By Jim Bruckbauer

Given the current state of the economy, Whittaker Associates has found that many companies are postponing major business decisions until the Economic Stimulus is passed and major economic action is taken. For this reason alone, it can be assumed that the package will have a very important impact regardless of how, when, and why it is passed.

Below, I have summarized the lengthy proposed stimulus package to concisely show what sectors would benefit from the spending.

$32 billion: Funding for “smart electricity grid” to reduce waste
$16 billion: Renewable energy tax cuts and a tax credit for research and development on energy-related work, and a multiyear extension of renewable energy production tax credit
$6 billion: Funding to weatherize modest-income homes

Science & Technology
$10 billion: Science facilities
$6 billion: High-speed Internet access for rural and under-served areas

$30 billion: Transportation projects
$31 billion: Construction and repair of federal buildings and other public infrastructure
$19 billion: Water projects
$10 billion: Rail and mass transit projects


$41 billion: Grants to local school districts
$79 billion: State fiscal relief to prevent cuts in state aid
$21 billion: School modernization ($15.6 billion to increase the Pell grant by $500; $6 billion for higher education modernization)

Health Care

$39 billion: Subsidies to health insurance for unemployed; providing coverage through Medicaid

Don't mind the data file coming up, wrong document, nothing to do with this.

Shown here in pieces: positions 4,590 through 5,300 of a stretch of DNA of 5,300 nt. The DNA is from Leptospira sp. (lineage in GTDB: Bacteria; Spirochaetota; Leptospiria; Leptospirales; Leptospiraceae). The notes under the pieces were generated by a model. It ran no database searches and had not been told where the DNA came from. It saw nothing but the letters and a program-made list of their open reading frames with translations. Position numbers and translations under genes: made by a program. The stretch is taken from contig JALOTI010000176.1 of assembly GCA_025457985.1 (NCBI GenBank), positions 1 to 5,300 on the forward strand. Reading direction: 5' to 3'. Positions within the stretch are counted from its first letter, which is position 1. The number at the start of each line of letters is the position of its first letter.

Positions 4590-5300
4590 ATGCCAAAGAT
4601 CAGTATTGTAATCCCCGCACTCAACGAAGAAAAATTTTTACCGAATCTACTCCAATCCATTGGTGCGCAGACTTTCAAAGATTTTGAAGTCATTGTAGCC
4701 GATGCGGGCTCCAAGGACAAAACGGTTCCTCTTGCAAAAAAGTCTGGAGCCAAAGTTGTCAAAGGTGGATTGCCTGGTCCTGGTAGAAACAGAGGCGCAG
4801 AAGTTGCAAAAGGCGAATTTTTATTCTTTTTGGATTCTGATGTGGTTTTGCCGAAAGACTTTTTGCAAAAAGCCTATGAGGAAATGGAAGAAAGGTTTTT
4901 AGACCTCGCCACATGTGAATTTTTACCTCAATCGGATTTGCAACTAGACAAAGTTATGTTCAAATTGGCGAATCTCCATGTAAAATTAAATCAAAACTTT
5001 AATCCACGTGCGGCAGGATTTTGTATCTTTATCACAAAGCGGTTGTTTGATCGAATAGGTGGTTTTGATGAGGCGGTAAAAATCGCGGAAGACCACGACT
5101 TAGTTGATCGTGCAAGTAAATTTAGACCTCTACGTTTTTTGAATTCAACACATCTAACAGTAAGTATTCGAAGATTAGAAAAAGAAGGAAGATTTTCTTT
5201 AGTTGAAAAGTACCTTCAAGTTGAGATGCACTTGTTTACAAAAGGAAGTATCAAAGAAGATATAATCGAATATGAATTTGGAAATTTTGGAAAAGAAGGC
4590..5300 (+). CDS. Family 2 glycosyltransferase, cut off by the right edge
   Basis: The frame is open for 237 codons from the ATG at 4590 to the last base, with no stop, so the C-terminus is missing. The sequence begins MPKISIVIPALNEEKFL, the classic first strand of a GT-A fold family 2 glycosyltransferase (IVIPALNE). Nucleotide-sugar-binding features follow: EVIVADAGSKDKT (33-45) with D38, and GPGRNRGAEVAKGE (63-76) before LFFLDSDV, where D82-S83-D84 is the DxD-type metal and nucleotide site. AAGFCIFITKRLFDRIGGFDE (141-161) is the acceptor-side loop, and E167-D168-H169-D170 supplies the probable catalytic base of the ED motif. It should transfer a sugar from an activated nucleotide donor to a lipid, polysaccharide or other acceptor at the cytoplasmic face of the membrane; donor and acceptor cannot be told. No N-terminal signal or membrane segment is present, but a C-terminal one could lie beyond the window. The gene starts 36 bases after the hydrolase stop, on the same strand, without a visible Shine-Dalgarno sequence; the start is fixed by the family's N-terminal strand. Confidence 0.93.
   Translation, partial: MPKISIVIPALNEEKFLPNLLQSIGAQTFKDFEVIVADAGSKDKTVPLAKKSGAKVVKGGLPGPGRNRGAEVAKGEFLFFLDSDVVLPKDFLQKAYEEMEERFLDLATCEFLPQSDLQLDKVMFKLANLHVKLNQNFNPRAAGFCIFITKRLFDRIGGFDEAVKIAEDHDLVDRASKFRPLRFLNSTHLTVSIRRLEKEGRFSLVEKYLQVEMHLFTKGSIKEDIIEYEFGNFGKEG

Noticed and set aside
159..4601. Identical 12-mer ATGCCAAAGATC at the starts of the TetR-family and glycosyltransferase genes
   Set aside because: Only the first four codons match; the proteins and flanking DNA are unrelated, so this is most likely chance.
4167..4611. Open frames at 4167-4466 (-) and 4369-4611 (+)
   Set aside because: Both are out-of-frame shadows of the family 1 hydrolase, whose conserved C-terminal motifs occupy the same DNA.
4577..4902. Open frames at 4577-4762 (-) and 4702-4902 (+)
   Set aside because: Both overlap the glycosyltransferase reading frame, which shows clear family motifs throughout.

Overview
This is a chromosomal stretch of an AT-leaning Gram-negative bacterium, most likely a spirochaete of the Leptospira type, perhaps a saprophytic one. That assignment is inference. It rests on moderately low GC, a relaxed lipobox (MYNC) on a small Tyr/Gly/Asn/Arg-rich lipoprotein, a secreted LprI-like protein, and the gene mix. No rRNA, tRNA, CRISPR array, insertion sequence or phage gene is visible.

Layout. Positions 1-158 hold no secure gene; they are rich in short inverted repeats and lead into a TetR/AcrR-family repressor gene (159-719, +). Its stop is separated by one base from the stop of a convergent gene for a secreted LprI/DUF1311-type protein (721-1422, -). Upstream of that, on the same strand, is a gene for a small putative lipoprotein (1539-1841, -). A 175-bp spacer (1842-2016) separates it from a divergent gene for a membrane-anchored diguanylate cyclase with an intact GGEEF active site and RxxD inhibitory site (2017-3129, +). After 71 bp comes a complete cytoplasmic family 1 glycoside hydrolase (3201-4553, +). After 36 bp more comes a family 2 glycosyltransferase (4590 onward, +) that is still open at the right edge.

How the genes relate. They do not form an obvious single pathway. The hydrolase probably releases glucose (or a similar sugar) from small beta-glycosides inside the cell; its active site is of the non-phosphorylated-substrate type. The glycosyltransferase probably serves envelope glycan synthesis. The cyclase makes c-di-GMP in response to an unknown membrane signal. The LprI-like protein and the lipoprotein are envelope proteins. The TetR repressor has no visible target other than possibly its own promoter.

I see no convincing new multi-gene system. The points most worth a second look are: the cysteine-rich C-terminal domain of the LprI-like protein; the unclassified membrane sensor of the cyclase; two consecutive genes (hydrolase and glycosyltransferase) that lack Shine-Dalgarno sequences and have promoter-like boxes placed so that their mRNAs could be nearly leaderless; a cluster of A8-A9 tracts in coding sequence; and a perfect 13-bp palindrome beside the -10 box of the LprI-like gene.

$87 billion: Help to states with Medicaid
$20 billion: Modernization of health-information technology systems
$4.1 billion: Preventative care

Jobless Benefits
$43 billion for increased unemployment benefits and job training
$39 billion to support those who lose their jobs by helping them to pay the cost of keeping their employer provided healthcare under COBRA and providing short-term options to be covered by Medicaid
$20 billion to increase the food stamp benefit by over 13% in order to help defray rising food costs.


$500 per worker, $1,000 per couple tax cut for two years, costing about $140 billion.
Greater access to the $1,000-per-child tax credit for the working poor
Expansion of the earned-income tax credit to include families with three children
A $2,500 college tuition tax credit
Repeal of a requirement that a $7,500 first-time homebuyer tax credit be paid back over time

An infusion of cash into money-losing companies by allowing them to claim tax credits on past profits dating back five years instead of two
Bonus depreciation for businesses investing in new plants and equipment
Doubling of the amount small businesses can write off for capital investments and new equipment purchases
Allowing businesses to claim a tax credit for hiring disconnected youth and veterans